The unforeseen disadvantage that arises is the increase in the amount of time that an existing team member must spend in explaining what has been done already and what is planned. This increases the overall communication time spent by the team which phenomenally ends up adding/losing valuable time. Outsourcing Project work: A common method for shortening the project time is to subcontract an activity. The subcontract may have access to superior technology or expertise that will accelerate the completion of the activity (Gray and Larson, 2008). Additionally, significant cost reduction, and flexibility can be gained when a company outsources (Gray and Larson, 2008).
Disadvantages that may be experienced are conflict due to contrasting interpersonal interactions and internal morale issues if the work has normally been done in-house (Gray and Larson, 2008). Scheduling Overtime: The easiest way to add more labor to a project is not to add more people, but to schedule overtime. The www. businesslink. gov outlines potential advantages of using overtime working include: * a more flexible workforce * the ability to deal with bottlenecks, busy periods, cover of absences and staff shortages without the need to recruit extra staff * increased earning for employees * avoidance of disruption to jobs where the workload is more difficult to share, e. g. ransport and driving * the ability to carry out repair and maintenance which has to be done outside normal working hours However, disadvantages may include: * the expense of premium overtime rates * inefficiency if employees slacken their pace of work in order to qualify for overtime * regular long working hours, which can adversely affect employees’ work, health and home lives * fatigue, which may increase absence levels and lead to unsafe working practices * employee expectations of overtime, leading to resentment and inflexibility if you try to withdraw it. (businesslink. gov, 22 May 2010) Conclusion Usage and availability of resources are essential considerations when establishing Project Networks in Resource Planning.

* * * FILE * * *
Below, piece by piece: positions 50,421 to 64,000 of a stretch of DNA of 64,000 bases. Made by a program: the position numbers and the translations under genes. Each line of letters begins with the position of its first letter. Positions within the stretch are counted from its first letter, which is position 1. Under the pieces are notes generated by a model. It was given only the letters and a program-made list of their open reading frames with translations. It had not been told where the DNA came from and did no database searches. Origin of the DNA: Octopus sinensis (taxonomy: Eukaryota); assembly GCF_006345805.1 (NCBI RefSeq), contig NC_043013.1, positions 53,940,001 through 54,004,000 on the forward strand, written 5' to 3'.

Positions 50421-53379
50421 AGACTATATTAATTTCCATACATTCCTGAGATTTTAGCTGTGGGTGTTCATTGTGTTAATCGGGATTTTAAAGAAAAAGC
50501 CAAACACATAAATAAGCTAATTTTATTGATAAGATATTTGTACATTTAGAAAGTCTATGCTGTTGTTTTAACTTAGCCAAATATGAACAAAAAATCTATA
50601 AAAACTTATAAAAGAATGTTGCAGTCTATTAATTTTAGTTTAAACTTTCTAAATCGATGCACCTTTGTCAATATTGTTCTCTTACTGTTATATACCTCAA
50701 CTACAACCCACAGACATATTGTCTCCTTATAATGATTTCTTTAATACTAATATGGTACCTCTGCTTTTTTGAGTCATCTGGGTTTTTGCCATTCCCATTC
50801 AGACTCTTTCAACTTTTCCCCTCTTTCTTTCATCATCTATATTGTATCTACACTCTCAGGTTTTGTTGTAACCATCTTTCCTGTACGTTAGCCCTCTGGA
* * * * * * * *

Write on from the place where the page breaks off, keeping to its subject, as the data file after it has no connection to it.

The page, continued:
This analysis has focused on some of the risks of certain actions used to offset resource constraints, advantages/disadvantages for reducing project scope, and options/advantages/disadvantages for reducing project duration. If implemented correctly, careful consideration of the outlined risks will make managing a project a little less painless. References Brighthub. com. Difference Between Schedule Crashing and Compressing, Retrieved 20 May, 2010 http://www. brighthub. com/office/project-management/articles/51684. aspx#ixzz0onfuKUmj Brighthub. com. When to Crash or Compress a Schedule, Retrieved 20 May 2010 http://www. brighthub. com/office/project-management/articles/51684. aspx#ixzz0onfuKUmj